By Hannah Saunders
Kenmore City Council met on November 15 to discuss affordable housing locations and updates for new planning commission members. Affordable housing has been the city’s top issue for 2021 and the city has been working toward locating affordable housing stock within Kenmore.
The city of Kenmore formed a working group of eight, which consists of six city employees and two members from A Regional Coalition for Housing (ARCH). The group looked at about 15 properties as possible sites for affordable housing units, but four stood out. Kenmore’s Development Services team presented the four properties to gain council approval.
“Really, the idea is to get direction from you tonight to go ahead with a request for proposal on these four properties,” said Bryan Hampson, the director of Development Services.
The four properties include The Old Shell Station on 6532 NE Bothell Way, The Holt property located at 7010 NE 181st Street; The Yang property on 7032 NE 182nd St. and the Post Office located at 6700 NE 181st St.
The selected properties are based on scoring profiles, including 13 questions that were worth five points each. One scoring factor was whether the listed properties had willing sellers, which some did not. The total possible scores were 65 points, and the Old Shell Property received the highest score of 51.76. The Holt property ranked second with 50.92; the Yang property ranked third with 50.43 points; the Post Office ranked last with 43.57 points.
“Is it possible to be more transparent about the criteria and how they got to the scores?” Councilmember Srebnik asked.
Hampson replied that he “didn’t feel it was necessary to get that far into the discussion tonight.”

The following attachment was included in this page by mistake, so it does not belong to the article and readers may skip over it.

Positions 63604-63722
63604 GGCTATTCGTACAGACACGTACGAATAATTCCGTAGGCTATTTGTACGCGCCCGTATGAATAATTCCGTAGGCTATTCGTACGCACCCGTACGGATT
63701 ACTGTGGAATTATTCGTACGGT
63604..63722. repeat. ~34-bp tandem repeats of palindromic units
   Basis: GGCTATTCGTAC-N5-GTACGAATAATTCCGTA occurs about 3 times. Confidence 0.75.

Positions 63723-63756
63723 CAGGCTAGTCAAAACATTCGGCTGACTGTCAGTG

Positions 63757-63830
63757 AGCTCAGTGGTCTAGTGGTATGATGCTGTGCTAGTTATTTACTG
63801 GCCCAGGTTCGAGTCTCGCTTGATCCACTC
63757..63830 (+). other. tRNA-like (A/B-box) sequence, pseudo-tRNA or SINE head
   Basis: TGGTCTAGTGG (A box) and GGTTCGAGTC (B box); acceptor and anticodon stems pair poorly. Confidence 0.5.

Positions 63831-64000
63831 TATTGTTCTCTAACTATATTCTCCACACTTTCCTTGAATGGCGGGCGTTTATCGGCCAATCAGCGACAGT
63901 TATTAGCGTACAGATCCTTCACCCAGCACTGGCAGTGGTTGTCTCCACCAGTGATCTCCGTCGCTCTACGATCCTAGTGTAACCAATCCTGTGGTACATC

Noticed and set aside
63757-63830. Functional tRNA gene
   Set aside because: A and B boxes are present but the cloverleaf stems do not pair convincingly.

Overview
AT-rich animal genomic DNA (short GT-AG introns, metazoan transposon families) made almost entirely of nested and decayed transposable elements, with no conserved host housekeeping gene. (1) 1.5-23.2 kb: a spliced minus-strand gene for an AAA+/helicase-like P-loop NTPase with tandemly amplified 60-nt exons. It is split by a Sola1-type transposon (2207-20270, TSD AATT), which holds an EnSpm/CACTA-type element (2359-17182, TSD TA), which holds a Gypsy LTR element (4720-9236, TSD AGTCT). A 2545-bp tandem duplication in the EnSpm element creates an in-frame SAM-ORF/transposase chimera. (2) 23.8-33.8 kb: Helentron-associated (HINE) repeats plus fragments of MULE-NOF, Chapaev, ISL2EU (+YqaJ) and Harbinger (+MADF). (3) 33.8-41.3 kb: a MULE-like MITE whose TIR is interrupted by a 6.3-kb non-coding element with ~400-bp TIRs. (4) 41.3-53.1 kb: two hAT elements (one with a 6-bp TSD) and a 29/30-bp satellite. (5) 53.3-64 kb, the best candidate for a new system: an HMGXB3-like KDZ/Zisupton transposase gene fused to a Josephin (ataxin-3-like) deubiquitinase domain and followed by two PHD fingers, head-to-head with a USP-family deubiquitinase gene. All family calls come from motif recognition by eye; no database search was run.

Hampson did say the scoring questions will be uploaded to the website so that Kenmore residents can view the criteria. City Manager Rob Karlinsey noted that the city has staff to get at least two affordable housing facilities off the ground and running.
The council agreed to move forward with a motion on the first three properties and exclude the Post Office property due to its historical aspect. Development Services plans to gather more information on the three properties and present it to the council later.
Interviews for planning commission candidates will take place on Nov. 30. At a previous October meeting, the council discussed switching term length from three to four years. During the Nov. 15 meeting, the council learned that the city is allowed to set term lengths.
“We originally passed the motion because we were under the impression from staff that we had to go to four years,” Deputy Mayor Nigel Herbig said. “I think three years is actually a really good length for asking somebody to serve on the planning commission.”
The council passed a unanimous motion to allow for planning commissioners to serve for three years. The council also agreed to narrow down their list of candidates and selected eight that they would interview.